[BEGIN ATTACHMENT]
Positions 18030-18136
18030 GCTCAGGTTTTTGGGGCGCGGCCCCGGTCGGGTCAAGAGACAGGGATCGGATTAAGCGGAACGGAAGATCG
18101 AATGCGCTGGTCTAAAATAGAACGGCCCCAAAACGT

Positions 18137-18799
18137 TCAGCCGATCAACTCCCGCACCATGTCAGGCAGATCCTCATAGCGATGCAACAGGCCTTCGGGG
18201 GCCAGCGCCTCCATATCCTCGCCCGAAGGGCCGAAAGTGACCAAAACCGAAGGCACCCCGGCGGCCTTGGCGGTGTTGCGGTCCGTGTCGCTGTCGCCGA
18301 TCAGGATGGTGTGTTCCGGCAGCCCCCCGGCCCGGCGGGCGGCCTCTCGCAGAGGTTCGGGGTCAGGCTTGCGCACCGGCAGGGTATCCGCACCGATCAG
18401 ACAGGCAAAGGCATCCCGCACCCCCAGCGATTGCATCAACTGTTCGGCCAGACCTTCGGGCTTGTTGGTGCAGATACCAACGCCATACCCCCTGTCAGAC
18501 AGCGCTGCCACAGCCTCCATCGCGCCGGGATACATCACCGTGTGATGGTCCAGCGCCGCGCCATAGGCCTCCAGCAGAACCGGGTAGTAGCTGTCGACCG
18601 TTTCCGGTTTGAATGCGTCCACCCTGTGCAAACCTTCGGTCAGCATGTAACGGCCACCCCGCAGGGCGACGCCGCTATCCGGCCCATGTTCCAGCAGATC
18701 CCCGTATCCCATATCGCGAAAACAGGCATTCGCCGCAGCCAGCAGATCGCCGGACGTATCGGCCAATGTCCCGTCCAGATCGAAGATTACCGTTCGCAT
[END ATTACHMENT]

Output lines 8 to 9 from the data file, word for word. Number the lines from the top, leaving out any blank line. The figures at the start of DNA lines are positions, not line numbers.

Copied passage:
18401 ACAGGCAAAGGCATCCCGCACCCCCAGCGATTGCATCAACTGTTCGGCCAGACCTTCGGGCTTGTTGGTGCAGATACCAACGCCATACCCCCTGTCAGAC
18501 AGCGCTGCCACAGCCTCCATCGCGCCGGGATACATCACCGTGTGATGGTCCAGCGCCGCGCCATAGGCCTCCAGCAGAACCGGGTAGTAGCTGTCGACCG